flow division is performed using ECMP forwarding and a stateless but flow division is performed using ECMP forwarding and a stateless but
sticky algorithm for hashing across the available paths. This sticky algorithm for hashing across the available paths. This
nexthop selection for the purposes of flow distribution is a nexthop selection for the purposes of flow distribution is a
constrained form of anycast topology, where all anycast destinations constrained form of anycast topology where all anycast destinations
are equidistant from the upstream router responsible for making the are equidistant from the upstream router responsible for making the
last next-hop forwarding decision before the flow arrives on the last next-hop forwarding decision before the flow arrives on the
destination device. In this approach, the hash is performed across destination device. In this approach, the hash is performed across
some set of available protocol headers. Typically, these headers may some set of available protocol headers. Typically, these headers may
include all or a subset of (IPv6)Flow-Label, IP-source, IP- include all or a subset of (IPv6) Flow-Label, IP-source, IP-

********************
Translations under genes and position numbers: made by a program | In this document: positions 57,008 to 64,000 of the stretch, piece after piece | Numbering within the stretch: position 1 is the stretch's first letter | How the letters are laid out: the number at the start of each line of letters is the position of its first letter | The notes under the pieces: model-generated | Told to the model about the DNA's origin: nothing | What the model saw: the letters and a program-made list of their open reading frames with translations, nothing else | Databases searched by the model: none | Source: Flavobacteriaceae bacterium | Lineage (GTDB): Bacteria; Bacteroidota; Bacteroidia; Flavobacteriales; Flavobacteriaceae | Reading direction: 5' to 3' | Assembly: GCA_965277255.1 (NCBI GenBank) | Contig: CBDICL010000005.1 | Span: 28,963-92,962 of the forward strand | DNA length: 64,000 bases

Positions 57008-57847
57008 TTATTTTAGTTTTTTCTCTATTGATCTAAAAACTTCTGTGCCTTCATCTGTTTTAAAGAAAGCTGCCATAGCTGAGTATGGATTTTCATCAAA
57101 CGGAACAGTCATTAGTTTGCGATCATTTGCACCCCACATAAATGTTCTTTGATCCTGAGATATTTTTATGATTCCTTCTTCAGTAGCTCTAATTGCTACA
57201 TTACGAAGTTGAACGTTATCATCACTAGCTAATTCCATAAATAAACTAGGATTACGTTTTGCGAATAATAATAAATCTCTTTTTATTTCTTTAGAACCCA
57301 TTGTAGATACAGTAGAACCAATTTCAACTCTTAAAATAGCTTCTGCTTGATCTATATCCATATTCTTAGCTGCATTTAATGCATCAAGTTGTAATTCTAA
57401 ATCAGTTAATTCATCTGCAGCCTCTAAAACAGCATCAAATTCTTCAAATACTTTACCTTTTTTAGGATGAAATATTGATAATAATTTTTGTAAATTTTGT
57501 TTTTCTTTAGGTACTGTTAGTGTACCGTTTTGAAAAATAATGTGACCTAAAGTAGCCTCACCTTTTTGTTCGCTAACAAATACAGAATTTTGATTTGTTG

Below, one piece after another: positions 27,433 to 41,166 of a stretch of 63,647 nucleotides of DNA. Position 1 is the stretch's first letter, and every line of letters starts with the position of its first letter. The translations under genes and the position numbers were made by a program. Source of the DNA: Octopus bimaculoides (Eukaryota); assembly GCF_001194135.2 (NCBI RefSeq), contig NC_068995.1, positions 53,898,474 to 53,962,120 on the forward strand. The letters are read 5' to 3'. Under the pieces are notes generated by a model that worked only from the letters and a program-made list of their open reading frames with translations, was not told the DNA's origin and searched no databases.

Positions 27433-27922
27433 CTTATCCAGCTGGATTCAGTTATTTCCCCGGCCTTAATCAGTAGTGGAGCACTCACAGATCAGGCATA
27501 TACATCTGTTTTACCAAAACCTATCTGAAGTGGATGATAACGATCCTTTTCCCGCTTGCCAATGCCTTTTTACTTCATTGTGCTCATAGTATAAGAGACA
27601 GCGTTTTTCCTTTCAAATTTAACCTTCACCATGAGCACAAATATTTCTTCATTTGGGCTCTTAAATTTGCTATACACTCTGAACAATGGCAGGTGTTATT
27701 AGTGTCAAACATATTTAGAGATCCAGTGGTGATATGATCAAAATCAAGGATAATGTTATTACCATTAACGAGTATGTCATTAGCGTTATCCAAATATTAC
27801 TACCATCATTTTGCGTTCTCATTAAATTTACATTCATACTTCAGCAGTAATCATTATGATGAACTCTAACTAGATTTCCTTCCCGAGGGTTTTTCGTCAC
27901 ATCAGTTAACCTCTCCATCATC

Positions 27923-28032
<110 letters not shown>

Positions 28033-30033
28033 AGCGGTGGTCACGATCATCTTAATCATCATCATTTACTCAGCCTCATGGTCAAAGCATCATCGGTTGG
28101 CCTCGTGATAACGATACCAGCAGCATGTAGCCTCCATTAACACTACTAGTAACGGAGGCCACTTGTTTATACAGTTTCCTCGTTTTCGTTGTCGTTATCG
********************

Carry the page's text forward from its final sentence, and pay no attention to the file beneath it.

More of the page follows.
destination, protocol, source-port, destination-port and potentially destination, protocol, source-port, destination-port and potentially
others such as ingress interface. others such as ingress interface.
A problem common to this approach of distribution through hashing is A problem common to this approach of distribution through hashing is
impact on path MTU discovery. An ICMPv6 type 2 PTB message generated impact on path MTU discovery. An ICMPv6 type 2 PTB message generated
on an intermediate device for a packet sent from an a server that is on an intermediate device for a packet sent from a server that is
part of an ECMP load balanced service to a client, will have the part of an ECMP load balanced service to a client will have the load
load-balanced anycast address as the destination and would be balanced anycast address as the destination and hence will be